Saturday, April 30, 2016

Wrapping Up and Boldly Going

Read of England 2016 was by any reckoning a roaring success. Not only did I finish the Lord of the Rings trilogy. but I sampled a good variety of renown English authors from mid-March 'til yesterday.



English Classics
Return of the King, J.R.R. Tolkien
Brideshead Revisited, Evelyn Waugh
Great Expectations, Charles Dickens
Lord of the Flies, William Golding
The Invisible Man, H.G. Wells
Jane Eyre, Charlotte Bronte

English History
Waterloo, Bernard Cornwell

Other Works Set in England:
My Man Jeeves, P.G. Wodehouse
The Road to Little Dribbling, Bill Bryson
When the Eagle Hunts, Simon Scarrow
The Memoirs of  Sherlock Holmes, Arthur Conan Doyle
In the Days of the Comet, H.G. Wells

Other Works, by English Authors
Frodo's Journey, Joseph Pearce
Bilbo's Journey, Joseph Pearce
Master and Commander, Patrick O'Brian
The Voyage of the Beagle, Charles Darwin


If I had to pick 'best of', it'd be  Jane Eyre.  The best use of Characters Wandering Around in Moors goes to Great Expectations, though, despite the competition from Jane and In the Days of the Comet.  I'd intended to read Sense and Sensibility as well, but somewhere around the time Lucy revealed that she was actually engaged to Edward, my interest in these people's love lives had more or less evaporated.  I'm not quite off the horse, though.

Getting us back into the normal swing of things, I have a few interesting science, science fiction, and history books on the way, drawing from that science TBR list and including complete surprises. I’m also starting a long-term project: the Warp Speed Discard Challenge!




See, in one corner of my bedroom is a half-sized bookcase full to the brim of Star Trek paperbacks. I have as many books  in that space as the laws of physics will allow, and as I cannae change said laws,  it’s time to deep-six the excess.  The preposterous thing about this problem is that most of these books were purchased six years ago, when I graduated uni and suddenly had spending money. Being without the usual vices, I chose to buy several boxes of books via eBay, netting several hundred for the paltry sum of $20.  In the six years since, I’ve read perhaps three from that acquisition,  reading instead newer releases, but  have been reluctant to part with any of the pile without having read them. So, I’m making myself read them, after which I can donate them guilt-free. It will take a fair bit of time, especially as I don’t intend for it to distract me from my usual enthusiasms.  The boxes included TOS, TNG, and DS9 paperbacks of the numbered variety, so they’re episodic and incapable of violating canon.  If nothing else, Star Trek’s boundless optimism will serve as a nice distraction from the grisly spectacle of  D.C. politics.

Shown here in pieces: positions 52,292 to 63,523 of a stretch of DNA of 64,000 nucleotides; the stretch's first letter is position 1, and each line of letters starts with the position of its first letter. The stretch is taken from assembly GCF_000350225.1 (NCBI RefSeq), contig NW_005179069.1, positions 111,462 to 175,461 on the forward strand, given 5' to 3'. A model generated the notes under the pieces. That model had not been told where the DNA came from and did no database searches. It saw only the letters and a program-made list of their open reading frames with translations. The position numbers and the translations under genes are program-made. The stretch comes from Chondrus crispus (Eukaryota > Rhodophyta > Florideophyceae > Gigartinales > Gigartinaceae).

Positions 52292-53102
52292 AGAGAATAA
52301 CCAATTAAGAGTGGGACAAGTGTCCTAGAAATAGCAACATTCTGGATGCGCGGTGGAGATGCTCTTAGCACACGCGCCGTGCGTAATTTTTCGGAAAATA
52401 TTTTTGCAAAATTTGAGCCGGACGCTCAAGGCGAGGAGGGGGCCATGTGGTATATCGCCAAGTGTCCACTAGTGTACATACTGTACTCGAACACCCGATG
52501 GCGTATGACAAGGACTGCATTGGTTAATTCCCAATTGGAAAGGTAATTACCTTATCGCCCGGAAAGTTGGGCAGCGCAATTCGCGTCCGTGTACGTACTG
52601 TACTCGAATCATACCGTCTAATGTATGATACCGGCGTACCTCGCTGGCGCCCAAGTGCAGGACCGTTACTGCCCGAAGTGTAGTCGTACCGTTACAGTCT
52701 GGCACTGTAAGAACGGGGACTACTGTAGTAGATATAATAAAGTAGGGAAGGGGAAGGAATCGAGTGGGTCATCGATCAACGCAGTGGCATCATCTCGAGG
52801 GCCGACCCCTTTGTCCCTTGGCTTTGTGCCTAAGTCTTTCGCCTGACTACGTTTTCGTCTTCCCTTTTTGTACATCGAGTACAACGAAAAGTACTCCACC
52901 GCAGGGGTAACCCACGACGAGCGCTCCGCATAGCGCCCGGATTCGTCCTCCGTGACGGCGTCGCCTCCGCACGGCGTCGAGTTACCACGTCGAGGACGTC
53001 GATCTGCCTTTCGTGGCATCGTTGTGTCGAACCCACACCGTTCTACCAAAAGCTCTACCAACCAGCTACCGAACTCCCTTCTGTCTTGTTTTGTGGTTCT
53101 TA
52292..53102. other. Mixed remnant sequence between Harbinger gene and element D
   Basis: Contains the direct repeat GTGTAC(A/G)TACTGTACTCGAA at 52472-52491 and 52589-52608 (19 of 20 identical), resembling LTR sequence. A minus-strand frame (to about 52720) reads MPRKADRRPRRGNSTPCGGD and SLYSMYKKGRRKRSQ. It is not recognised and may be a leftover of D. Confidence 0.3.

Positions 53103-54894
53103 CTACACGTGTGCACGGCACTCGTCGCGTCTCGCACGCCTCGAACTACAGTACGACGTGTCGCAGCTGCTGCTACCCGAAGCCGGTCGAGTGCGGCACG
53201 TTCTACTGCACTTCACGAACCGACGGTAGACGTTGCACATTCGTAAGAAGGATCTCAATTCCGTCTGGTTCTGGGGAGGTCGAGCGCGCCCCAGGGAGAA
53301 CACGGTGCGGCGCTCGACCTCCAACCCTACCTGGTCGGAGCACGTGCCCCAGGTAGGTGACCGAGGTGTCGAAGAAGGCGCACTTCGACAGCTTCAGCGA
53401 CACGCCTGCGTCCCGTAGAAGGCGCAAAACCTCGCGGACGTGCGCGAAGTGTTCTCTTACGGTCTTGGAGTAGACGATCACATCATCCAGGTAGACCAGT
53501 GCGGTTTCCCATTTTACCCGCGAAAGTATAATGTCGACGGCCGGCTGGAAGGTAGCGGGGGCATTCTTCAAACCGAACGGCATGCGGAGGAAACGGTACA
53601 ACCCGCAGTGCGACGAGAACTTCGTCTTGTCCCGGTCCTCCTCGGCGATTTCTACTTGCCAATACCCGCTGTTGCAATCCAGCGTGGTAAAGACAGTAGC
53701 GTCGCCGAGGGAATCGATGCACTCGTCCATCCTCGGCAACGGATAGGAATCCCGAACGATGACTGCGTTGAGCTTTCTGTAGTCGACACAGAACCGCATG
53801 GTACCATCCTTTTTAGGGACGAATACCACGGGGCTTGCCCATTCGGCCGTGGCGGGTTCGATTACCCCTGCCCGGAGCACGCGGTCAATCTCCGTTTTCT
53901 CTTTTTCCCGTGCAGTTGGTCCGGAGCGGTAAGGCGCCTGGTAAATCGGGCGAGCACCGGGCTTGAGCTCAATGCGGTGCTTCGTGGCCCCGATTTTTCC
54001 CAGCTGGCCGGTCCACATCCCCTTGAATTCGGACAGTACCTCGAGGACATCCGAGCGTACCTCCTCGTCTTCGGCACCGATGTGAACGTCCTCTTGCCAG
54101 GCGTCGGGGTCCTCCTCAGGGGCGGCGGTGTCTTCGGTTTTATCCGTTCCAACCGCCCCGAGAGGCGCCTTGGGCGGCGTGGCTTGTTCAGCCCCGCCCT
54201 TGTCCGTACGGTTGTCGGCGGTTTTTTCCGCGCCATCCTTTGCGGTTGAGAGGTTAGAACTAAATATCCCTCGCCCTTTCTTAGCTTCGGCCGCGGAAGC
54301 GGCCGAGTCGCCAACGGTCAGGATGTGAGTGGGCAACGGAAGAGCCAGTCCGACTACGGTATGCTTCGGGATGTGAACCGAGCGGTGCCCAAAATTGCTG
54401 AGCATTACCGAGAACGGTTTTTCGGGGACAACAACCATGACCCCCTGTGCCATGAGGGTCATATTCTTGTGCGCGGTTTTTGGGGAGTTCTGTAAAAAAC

6 comments:

  1. Well done with your English reading!

    Oh, and I so relate to your Star Trek problem. I picked up several hundred books before I moved from London from a guy @ work divesting himself of paperbacks to generate a bit of much needed shelf space. I paid him in instant coffee - a good deal I thought.... except that I could probably count the coffee books I've actually read on the fingers of one hand. [lol]

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  2. What kind of books were they? Big mix?

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  3. Almost entirely SF with a bit of Fantasy thrown in. Mostly quite old - probably from the 1970's backwards in time.

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  4. Your assessment of S/T as optimistic compared to contemporary politics intrigues me. Perhaps I need to sample to S/T. That will be a brave new world of reading for me. Any recommended staring points?

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  5. @R.T. Have you seen any Trek, or have a favorite show?

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  6. Stephen, I fondly remember watching the early years of Star Trek on TV, but I do not think I watched any of the offspring and spinoffs.

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